[Haskell-cafe] Fold that quits early?
dan.doel at gmail.com
Sat Jan 24 12:11:14 EST 2009
On Saturday 24 January 2009 11:39:13 am Andrew Wagner wrote:
> This is almost a fold, but seemingly not quite? I know I've seem some talk
> of folds that potentially "quit" early. but not sure where I saw that, or
> if it fits.
> f xs  = False
> f xs (y:ys) | any c ys' = True
> | otherwise = f (nub (y:xs)) (ys' ++ ys)
> where ys' = g y xs
Quitting early isn't the problem. For instance, any is defined in terms of
foldr, and it works fine on infinite lists, quitting as soon as it finds a
True. As long as you don't use the result of the recursive call (which is the
second argument in the function you pass to foldr), it will exit early.
The problem is that your function doesn't look structurally recursive, and
that's what folds (the usual ones, anyway) are: a combinator for structural
recursion. The problem is in your inductive case, where you don't just recurse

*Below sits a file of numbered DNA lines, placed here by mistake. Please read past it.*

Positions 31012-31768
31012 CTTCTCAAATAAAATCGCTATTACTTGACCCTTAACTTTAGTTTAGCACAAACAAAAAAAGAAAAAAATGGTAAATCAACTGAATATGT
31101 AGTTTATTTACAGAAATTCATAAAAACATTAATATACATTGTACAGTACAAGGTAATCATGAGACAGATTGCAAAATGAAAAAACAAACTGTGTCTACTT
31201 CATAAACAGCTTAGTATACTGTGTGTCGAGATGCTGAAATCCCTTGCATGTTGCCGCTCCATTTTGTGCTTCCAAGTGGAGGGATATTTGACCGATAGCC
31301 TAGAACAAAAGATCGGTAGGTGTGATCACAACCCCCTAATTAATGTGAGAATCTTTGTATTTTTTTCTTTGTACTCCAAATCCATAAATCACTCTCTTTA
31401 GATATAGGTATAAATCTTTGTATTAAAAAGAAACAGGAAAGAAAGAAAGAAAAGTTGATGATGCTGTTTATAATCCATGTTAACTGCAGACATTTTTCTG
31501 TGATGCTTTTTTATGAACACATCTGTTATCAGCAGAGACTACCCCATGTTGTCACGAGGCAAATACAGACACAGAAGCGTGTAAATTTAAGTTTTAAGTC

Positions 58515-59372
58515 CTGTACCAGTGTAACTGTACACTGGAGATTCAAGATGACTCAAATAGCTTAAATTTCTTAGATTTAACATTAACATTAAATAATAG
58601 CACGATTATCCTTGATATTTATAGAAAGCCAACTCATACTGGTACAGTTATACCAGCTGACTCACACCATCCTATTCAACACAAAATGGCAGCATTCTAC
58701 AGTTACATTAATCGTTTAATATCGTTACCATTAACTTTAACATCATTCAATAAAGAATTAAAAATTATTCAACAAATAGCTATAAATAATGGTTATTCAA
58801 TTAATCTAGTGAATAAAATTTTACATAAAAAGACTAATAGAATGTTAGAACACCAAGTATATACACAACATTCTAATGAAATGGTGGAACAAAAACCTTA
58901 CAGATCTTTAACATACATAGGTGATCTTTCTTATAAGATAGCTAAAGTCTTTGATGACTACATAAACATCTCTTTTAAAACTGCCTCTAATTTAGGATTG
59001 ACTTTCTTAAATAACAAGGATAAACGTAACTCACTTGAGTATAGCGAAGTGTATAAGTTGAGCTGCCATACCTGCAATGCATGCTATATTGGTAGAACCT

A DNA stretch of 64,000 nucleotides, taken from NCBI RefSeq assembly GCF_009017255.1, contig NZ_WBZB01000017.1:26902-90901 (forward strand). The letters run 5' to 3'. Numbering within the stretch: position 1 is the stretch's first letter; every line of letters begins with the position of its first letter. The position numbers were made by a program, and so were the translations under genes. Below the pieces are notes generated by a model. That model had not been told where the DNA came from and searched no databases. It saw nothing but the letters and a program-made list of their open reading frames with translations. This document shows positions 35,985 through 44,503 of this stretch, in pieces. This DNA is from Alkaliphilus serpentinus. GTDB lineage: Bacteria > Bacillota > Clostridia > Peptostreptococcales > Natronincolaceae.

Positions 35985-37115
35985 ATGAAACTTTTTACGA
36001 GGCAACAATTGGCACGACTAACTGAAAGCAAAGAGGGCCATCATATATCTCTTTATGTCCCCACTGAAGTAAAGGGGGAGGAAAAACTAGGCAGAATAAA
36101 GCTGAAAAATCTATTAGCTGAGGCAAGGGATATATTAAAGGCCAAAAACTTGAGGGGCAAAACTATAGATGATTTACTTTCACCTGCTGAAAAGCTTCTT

on "ys", you instead recurse on "ys' ++ ys", where ys' is the result of an
arbitrary function. folds simply don't work that way, and only give you access
to the recursive call over the tail, but in a language like Agda, the
termination checker would flag even this definition, and you'd have to, for
instance, write a proof that this actually does terminate, and do induction on
the structure of the proof, or use some other such technique for writing non-
structurally recursive functions.
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